Tuesday, October 04, 2016

Another good day – six rows of Uncia. I should pass row 300 today – that will leave only 100 to go. But it doesn’t mean that I’m 75% of the way home, because we started with five stitches and the first 150 rows were easy-peasy, compared with what followed.

I should reach the heel flap of the first Mosaic sock today.

And there are only three more edging points to be done on the Hansel Hap. When my husband finally gets his Package of Care, there should still be a couple of days while everything else is put in place – visits from the District Nurse to inject insulin, delivery of weekly pills from the chemist – during which I hope I could hastily finish it off and block it.

Victoria and Albert are married – I am sorry to have left you in suspense on that one.

I’ve been thinking, without much result, about how to knit a wrap-around sweater in the round. (Janine Bajus, “The Joy of Color”, p 96 ff) You cast on three times the body width (plus ease or whatever). With a steek. After the ribbing, you start decreasing on the left-hand edge of the steek – the far edge, as you knit around.

Ah, but wait a moment! What’s happening meanwhile to the part which will be underneath when eventually the sweater is wrapped around? Can one steek accommodate two diagonal lines which cross each other?  And if not, then what? Writing this down helps the thinking process --  cast on with two steeks?  But surely there will be only one cut? I'll go on thinking.

The knitter – not Janine, but one of her students, Karen Hust – says that she took it step by step, and kept notes of what she did “in case I wanted to recreate this shape”. Otherwise, no hints.

First draw a schematic, perhaps.


I’m nearly finished with Tana French’s “In the Woods”, very much enjoyed. But I think I’ve caught her out in a mistake – always enormously gratifying to the pedant.

On page 381 (it’s a big book) of the Kindle edition, the hero is spending a night in the woods, for insufficient reasons, and, among other things, “bats shrilled across the dig”.

We have bats in Strathardle, more than ever this year. In the gloaming, that late, long failing of the light on a Scottish summer evening, they fly and swoop. We stand on the back doorstep and watch them. They are utterly, uncannily silent. Maybe Irish bats are different, but I doubt it.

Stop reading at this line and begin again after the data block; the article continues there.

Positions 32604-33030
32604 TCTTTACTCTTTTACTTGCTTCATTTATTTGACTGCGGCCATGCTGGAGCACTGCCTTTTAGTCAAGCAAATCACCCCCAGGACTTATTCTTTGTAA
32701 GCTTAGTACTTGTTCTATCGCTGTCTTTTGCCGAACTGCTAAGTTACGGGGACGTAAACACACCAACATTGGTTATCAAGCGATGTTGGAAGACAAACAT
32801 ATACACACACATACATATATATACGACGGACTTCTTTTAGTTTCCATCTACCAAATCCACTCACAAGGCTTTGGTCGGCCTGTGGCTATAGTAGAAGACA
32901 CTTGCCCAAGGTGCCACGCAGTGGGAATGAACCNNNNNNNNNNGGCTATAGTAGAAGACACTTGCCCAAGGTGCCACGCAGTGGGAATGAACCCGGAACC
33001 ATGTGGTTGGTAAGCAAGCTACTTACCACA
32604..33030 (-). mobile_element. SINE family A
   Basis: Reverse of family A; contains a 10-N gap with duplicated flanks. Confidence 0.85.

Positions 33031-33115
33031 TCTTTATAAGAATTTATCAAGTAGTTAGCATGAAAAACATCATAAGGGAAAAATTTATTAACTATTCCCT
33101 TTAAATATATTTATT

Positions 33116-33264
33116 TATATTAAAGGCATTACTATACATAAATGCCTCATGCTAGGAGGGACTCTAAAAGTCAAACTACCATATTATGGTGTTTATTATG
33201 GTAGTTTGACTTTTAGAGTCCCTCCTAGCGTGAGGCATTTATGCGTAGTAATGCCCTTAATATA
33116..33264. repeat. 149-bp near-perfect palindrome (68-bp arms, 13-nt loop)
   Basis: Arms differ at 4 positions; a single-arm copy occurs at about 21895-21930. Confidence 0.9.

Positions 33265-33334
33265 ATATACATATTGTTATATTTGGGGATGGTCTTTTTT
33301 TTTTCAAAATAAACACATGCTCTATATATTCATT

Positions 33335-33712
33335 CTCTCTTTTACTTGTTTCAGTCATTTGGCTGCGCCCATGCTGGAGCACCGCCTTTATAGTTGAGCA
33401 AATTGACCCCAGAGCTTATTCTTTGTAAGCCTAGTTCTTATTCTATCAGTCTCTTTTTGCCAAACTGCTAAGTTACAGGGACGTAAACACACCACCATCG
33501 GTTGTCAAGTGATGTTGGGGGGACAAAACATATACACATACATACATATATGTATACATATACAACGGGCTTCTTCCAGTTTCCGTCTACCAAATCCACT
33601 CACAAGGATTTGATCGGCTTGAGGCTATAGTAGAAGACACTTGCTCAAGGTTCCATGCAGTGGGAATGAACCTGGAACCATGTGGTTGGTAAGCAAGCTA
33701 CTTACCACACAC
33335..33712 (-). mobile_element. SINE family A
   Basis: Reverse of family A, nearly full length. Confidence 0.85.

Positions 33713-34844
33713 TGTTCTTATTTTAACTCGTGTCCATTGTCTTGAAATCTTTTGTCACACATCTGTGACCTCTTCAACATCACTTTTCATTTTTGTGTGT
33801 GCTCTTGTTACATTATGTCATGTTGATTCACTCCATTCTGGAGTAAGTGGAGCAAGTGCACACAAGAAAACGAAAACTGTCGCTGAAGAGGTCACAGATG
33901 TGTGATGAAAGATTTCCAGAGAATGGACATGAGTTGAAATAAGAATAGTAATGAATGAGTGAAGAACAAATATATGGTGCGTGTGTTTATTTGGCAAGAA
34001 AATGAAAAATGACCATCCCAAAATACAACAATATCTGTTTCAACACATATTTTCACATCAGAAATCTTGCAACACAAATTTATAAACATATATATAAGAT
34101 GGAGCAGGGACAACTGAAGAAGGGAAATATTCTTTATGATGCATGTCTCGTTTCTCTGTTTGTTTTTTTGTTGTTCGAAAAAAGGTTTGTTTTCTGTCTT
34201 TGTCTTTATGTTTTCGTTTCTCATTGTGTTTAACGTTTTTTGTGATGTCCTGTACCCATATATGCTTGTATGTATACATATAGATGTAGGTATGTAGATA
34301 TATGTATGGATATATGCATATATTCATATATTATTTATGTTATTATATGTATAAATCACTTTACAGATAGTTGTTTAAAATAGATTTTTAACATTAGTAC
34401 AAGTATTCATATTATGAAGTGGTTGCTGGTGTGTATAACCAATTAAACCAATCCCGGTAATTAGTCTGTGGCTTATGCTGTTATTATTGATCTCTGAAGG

Once my sister-in-law, who was a bit given to contrariety, suggested that we had only one bat which paused behind the garage for a bit and then came swooping back. This year there were so many that even she could not have doubted.


  1. Bats do not shrill. We had them in our roof some years ago, and used to stand in the back doorway to watch them come out - they loved to hunt moths in the beam of the outside light. They flew round the house, and passed so close that we could hear the slight sound of their wingbeats, but none of the children were young enough to hear the super-high squeaks they made for their sonar.
    I can't speak for exotic tropical ones, but the British sort are far too reserved to shrill in any way.

    1. I could hear them until I was 14 or so. Libby (6) heard them when we were watching bats from the tent this summer, but I couldn't.

  2. Patience11:50 AM

    I'm pondering on the three times around number for the wrap-around. If you decreased along both edges of the steek, but had plenty to wrap around, would you wind up at the end with a sort of a v-neck that would fold over itself at the bottom, rather than be a point?

  3. Victoria and Albert are married!? Spoiler!

  4. Wouldn't you decrease on each side of the steek, just as you would decrease each side if you were knitting flat pieces? I've been thinking about this since you brought it up (checking Rowan 54 to see what we are talking about) and it seems to me that you would knit a very odd-shaped piece, which would resolve itself as you cut the steek. I hope to try it myself one day!

  5. Franklin demonstrates decreasing on both side of a steek here :

  6. FWIW Bats navigate by sound (hence the phrase 'blind as a bat')...so they do shrill. But it is generally outside the range of human hearing.

  7. I think that by decreasing on both sides of the steek, you are making an overall trapezoid-shaped piece of fabric. The fact that when you cut the steek you will overlap the two edges is really immaterial. As long as you are planning to cut all the way to the bottom so the sides are not connected there, I think it should wrap just fine. Or am I missing something?

  8. Some night birds make noise humans can hear(or at least something in the trees in our backyard is), but not bats.

    Speaking of kindles, have you looked into kindle unlimited? I am in love with it for entertainment reading (possibly because I can and do read a book in about an hour so under 10 bucks a month for what has been so far a decent selection of books is a great deal for me).

  9. Anonymous10:24 PM

    on the steek again - wouldn't it be like a VERY big VERY deep V-neck? In other words, I am agreeing with Camilla above!
    Beverly near Yosemite

  10. I can hear bats. It's a very small sound, between a tick and a squeak. Don't know what kind of bats we have here.